umask - Linux


The umask (user file-creation mode mask) is a Linux command used to set the default permissions or file mode creation mask for new files and directories created by the user within the session. This helps control the initial permission settings for files and directories, ensuring that they are not overly permissive or restrictive based on user requirements and security policies.


The basic syntax of the umask command is as follows:

umask [option] [mask]
  • mask: The mask can be represented in octal or symbolic format. If no mask is provided, umask shows the current mask.


  • Octal mode: Masks can be set using an octal number system (0-7).
  • Symbolic mode: Masks can be specified through a symbolic representation like u=rwx,g=rx,o=rx.


  • -S, –symbolic: Display the current umask value in a symbolic format.
  • -p: Output in a format that can be reused as shell input.


  1. Display the current umask in octal format:

  2. Display the current umask in symbolic format:

    umask -S
  3. Set the umask using octal format:

    umask 022

    This sets the default permissions so that new files will have 644 (-rw-r–r–) and new directories will have 755 (drwxr-xr-x).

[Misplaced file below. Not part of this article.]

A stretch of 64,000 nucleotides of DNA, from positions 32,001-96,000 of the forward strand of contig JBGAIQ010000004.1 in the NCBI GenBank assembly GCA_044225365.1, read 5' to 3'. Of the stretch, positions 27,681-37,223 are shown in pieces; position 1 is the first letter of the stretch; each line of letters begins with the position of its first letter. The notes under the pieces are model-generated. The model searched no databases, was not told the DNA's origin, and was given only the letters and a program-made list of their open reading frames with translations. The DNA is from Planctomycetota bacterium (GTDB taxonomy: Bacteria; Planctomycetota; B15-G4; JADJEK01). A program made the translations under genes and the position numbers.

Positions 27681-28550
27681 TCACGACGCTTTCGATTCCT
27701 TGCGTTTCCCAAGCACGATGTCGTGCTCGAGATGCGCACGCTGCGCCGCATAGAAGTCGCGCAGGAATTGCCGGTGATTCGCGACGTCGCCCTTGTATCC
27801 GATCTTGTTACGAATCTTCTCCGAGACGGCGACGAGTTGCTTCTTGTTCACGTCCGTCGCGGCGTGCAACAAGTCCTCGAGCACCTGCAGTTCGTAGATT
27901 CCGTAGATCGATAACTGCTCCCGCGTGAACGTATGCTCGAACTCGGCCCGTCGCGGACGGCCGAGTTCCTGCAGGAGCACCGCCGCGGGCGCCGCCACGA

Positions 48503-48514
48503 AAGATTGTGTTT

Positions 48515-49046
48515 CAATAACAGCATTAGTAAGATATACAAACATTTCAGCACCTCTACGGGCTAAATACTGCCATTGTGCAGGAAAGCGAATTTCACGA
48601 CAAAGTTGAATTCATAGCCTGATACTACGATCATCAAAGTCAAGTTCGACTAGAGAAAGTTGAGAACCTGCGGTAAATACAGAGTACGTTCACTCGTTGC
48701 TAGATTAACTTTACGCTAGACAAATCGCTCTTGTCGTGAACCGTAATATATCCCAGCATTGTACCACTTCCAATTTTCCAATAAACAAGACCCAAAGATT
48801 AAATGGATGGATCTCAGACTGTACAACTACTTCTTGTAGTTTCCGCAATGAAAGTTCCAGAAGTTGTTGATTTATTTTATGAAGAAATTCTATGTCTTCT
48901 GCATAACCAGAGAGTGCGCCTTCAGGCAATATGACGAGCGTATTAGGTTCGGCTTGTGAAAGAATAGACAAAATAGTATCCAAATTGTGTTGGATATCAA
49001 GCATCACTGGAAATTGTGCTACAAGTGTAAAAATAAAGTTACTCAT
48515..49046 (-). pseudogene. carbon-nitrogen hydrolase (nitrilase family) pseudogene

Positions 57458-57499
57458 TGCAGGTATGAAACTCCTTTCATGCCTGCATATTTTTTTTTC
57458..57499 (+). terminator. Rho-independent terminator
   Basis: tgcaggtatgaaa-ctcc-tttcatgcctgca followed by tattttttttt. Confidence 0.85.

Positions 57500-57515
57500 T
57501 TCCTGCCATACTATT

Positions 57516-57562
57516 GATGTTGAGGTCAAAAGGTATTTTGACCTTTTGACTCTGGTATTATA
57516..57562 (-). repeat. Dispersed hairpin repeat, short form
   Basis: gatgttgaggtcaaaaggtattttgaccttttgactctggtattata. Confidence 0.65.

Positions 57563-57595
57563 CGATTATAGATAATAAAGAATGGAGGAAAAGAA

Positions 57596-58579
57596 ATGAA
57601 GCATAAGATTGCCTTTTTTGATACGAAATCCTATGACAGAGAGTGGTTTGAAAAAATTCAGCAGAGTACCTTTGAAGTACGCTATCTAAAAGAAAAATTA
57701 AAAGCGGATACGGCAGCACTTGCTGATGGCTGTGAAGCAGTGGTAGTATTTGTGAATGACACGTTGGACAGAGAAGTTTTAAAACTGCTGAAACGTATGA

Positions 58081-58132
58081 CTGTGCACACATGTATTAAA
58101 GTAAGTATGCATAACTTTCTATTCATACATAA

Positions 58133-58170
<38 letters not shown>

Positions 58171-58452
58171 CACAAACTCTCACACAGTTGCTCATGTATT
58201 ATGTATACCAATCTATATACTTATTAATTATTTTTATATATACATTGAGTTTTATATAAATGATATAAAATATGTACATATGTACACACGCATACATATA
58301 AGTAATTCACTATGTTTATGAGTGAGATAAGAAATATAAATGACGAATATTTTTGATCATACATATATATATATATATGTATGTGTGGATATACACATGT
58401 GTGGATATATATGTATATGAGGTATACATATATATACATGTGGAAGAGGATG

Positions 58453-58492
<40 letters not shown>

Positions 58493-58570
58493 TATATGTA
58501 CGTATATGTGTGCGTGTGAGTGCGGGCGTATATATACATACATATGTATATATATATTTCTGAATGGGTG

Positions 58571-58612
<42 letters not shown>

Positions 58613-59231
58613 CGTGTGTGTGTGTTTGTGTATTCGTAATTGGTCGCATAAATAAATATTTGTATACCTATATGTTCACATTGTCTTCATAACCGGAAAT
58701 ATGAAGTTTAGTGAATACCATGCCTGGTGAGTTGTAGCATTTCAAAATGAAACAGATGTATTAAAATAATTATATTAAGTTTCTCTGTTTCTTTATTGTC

4. Set the umask using symbolic format:

    umask u=rwx,g=rx,o=rx

    This ensures that the user (u) can read, write, and execute, while group (g) and others (o) can only read and execute.

Common Issues

  • Inadvertently setting a too permissive or restrictive umask: Users should ensure that the mask set does not expose sensitive files or restrict necessary access to files by other users or groups.
  • Forgetting to reset umask in scripts: Always set the umask back to a safer value if changed temporarily within a script.


umask is often used in scripts to set default permissions before creating files or directories. Here’s an example in a script to ensure that logs are not world-readable:

umask 027
touch /var/log/myapp.log

Combine umask with other file-managing commands like mkdir or touch:

umask 077; mkdir secure_dir; touch secure_dir/secure_file
  • chmod: Changes the file mode bits of each given file according to mode, which can be either a symbolic representation of changes to make, or an octal number representing the bit pattern for the new mode bits.
  • chown: Change file owner and group.
  • mkdir: Create new directories with specified permissions when used with -m.

For further reading and more detailed information, refer to the umask man page by typing man umask in the terminal.